#12 – You’ll get fat in your twenties and other lies
When I was a teen, everyone would always tell me I’d get fat in my twenties. So many people said it! When I was in my 20s, they said I’d get fat for sure in my 30s, which was when I had my first child. Sure, I could lose about 5-10 pounds after the births of my children when I was in my mid thirties, but I was still pretty thin. Fast forward when I was approximately 40 (about 2002), they were finally kind of right. The flab was there to stay. Yikes!
As memories of being teased about being skinny and feeling un-athletic faded over the years (I was a tennis player now after all), I felt decidedly uncomfortable in my current mom body. Softer, flabbier, for sure. It happened so slowly after having children, but I felt out of sorts. Not me.
One day I decided I wanted my old body back and lose the 10 pounds I had gained since childbirth. I kind of missed my skinny, scrawny little body. I missed being small. I saw myself that way, so time to get back to “me.” Time to make a change.
I had started doing what some might call jogging, certainly not running, starting about this time. My pace was, like, 14 minute miles. I would jog on the horse trails in our community, and I loved listening to music to keep me going. Just me and the trail for whatever pace that was comfortable for me at that moment.
I also went on (please don’t call it a diet) an eating plan to lose fat and gain muscle. I used a nutritionist to help me on what to eat and what not to eat. Turns out I needed to eat fewer carbs and eat a lot more protein. A lot of protein! These were the days before apps. It was a spreadsheet, and I would input what I ate and it deducted my allotted protein, carbs, and fat throughout the day. This worked well for me and I was a model client of his. I lost the 10 pounds fairly quickly and I felt very good about it!
I ran 3-4 times a week, about 3-4 miles each time for several years. Our two sons were active runners in school, participating in cross country. Our older son, Spencer, was active in Students Run LA, a program to get kids running and moving and ultimately run the LA Marathon in 7th grade. He went on to run many, many more marathons, including the San Francisco Marathon when he was 18 in 3:05 qualifying him to run the Boston Marathon later that year, which he did. Garrett, our youngest, went on to run marathons, too, and was on his high school’s state championship cross country team in 2011 and 2012. I was and am SO happy my children were athletic and succeed in this area, where I did not.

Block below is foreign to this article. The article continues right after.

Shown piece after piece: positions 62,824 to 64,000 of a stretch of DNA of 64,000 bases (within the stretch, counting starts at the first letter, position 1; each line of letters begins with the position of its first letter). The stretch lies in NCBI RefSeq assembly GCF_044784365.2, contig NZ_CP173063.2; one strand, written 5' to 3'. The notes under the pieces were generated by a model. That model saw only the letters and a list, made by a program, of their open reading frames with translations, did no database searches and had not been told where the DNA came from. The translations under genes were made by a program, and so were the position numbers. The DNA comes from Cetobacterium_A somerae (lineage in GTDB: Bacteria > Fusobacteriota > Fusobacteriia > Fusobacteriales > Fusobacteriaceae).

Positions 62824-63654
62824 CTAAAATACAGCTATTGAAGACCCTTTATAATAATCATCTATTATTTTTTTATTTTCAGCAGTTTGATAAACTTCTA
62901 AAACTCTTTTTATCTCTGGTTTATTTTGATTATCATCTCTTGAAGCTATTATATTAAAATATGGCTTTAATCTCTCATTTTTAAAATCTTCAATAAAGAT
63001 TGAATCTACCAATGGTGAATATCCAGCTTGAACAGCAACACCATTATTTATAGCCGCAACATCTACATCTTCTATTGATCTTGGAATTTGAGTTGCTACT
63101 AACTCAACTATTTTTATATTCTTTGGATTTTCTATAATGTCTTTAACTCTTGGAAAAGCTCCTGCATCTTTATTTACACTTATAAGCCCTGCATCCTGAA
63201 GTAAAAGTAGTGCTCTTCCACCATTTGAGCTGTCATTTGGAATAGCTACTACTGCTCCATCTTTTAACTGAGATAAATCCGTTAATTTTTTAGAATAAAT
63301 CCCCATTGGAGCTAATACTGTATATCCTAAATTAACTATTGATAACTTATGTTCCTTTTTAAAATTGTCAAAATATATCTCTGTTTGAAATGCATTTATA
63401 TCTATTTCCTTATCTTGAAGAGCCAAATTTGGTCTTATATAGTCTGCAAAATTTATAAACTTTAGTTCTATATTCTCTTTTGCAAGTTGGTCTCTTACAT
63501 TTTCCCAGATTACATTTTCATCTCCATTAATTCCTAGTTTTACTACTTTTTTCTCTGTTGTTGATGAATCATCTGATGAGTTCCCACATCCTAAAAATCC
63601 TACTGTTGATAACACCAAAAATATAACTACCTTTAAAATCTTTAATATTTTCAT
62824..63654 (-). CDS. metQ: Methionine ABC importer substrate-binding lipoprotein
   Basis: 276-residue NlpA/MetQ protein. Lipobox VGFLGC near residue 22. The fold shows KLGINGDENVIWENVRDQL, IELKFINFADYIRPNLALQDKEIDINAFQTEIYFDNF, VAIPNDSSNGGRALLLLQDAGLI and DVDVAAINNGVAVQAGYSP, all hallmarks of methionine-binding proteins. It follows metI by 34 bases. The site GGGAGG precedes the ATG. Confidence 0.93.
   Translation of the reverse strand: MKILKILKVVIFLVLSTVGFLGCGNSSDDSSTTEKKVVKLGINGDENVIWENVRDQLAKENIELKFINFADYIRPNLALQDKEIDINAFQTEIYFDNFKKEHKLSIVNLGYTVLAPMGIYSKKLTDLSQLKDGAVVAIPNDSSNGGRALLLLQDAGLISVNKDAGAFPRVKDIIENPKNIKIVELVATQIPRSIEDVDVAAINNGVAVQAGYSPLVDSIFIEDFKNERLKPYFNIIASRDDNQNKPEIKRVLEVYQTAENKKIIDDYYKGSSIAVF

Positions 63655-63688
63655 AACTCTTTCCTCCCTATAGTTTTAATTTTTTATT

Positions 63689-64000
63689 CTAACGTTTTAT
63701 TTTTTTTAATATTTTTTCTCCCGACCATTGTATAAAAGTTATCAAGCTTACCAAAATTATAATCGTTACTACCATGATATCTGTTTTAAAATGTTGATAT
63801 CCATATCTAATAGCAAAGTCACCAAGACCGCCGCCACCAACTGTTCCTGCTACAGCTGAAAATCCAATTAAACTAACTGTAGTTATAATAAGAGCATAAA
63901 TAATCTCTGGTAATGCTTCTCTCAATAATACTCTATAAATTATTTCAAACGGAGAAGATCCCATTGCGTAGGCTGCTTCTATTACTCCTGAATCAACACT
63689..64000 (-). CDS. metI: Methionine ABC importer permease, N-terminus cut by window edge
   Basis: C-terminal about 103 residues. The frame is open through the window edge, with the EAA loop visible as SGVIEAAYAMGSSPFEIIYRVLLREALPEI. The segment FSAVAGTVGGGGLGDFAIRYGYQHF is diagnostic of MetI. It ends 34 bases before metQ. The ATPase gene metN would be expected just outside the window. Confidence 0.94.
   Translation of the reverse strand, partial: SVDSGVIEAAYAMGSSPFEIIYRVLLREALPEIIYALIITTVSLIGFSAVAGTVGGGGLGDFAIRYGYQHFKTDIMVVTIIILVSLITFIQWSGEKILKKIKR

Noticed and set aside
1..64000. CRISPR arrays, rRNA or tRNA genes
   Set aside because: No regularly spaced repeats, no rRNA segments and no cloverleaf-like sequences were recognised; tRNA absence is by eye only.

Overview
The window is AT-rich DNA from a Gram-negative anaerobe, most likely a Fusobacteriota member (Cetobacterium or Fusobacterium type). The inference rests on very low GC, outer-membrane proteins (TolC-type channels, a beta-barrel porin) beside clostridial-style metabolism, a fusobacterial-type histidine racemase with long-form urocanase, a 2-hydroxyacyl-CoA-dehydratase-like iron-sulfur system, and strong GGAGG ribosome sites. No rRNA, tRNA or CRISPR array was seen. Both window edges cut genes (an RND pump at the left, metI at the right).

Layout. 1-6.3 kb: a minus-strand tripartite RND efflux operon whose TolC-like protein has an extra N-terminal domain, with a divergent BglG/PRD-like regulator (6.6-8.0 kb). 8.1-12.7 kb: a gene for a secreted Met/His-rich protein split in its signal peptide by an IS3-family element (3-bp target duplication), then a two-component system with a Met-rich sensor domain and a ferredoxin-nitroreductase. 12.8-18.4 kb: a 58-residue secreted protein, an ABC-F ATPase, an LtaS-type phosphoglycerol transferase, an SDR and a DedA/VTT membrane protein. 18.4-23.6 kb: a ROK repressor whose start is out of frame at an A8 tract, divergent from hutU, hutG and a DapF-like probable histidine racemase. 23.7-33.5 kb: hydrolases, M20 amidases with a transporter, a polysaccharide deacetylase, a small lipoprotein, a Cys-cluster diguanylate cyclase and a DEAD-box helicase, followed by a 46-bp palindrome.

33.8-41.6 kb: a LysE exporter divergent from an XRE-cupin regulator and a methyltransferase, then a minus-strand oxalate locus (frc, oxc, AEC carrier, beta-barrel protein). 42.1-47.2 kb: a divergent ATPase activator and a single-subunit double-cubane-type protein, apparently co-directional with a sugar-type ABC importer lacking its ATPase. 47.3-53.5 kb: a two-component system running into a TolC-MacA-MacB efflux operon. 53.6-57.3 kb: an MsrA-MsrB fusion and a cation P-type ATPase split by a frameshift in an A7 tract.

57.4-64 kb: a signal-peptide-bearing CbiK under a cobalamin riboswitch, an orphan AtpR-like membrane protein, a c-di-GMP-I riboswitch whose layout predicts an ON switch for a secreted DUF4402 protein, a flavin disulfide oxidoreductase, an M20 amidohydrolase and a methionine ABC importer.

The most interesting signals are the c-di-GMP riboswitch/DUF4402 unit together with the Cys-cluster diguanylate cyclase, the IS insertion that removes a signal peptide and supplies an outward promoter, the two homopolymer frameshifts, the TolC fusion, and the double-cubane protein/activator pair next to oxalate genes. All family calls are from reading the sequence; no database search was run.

But now it’s 2008, and I decide to run a marathon! My sons ran marathons and I wanted to be challenged and, truth be told, I wanted them to be proud of me – their un-athletic mom. The Orange County (California) Marathon was set for April of 2009, and I got some tennis ladies to start training with me. My 81 year old mother had breast cancer so we all decide to raise money for breast cancer research in her honor. We all did short training runs during the week according to our program, and joined together on the weekends for our long runs. We even did some fun runs and half marathons to prepare for the big event.
Another body shaming episode came about this time. I think, and hope, she meant well but it made me so angry. This women who was a friend and a personal trainer where I played tennis came up to me and said I looked really thin. Really thin, she said. I explained I was training for a marathon so I was running a lot. While I didn’t like the emphasis she put on thin (it didn’t sound kind), she was a personal trainer so professional should know the difference between naturally thin and something being wrong. Then, said the something I thought was extremely offensive. She asked me if I was eating. Seriously? WTF! Saying I was thin was not a compliment and now was basically asking me if I had an eating disorder. I quickly shot back that, yes, I was eating. I had to eat so much more with all of the running, but that I was offended and she had crossed the line. She definitely knew I did not appreciate her “inquiry.” She basically meant to say that I looked so bad, I must be ill. I walked off and barely spoke to her ever again. She did apologize in an email to me later in the day, which was nice but it was still very upsetting. I wonder if she ever walks up to heavy people and ask them if they are eating too much. So bad. So hurtful. Here I was feeling good about my fitness, and this professional trainer thinks I look so thin I must have an eating disorder. Leave me alone.
During the very same time, while training for the marathon, I was also competing for the most wins in my tennis league. It was a very athletic time for me, but also very challenging as I tried to also spend time with my ailing mother.
Stay tuned for the rest of this story…
FUN FACT: “Fargo”, “It’s a Wonderful Life” and “Mr. Holland’s Opus” are my favorite movies.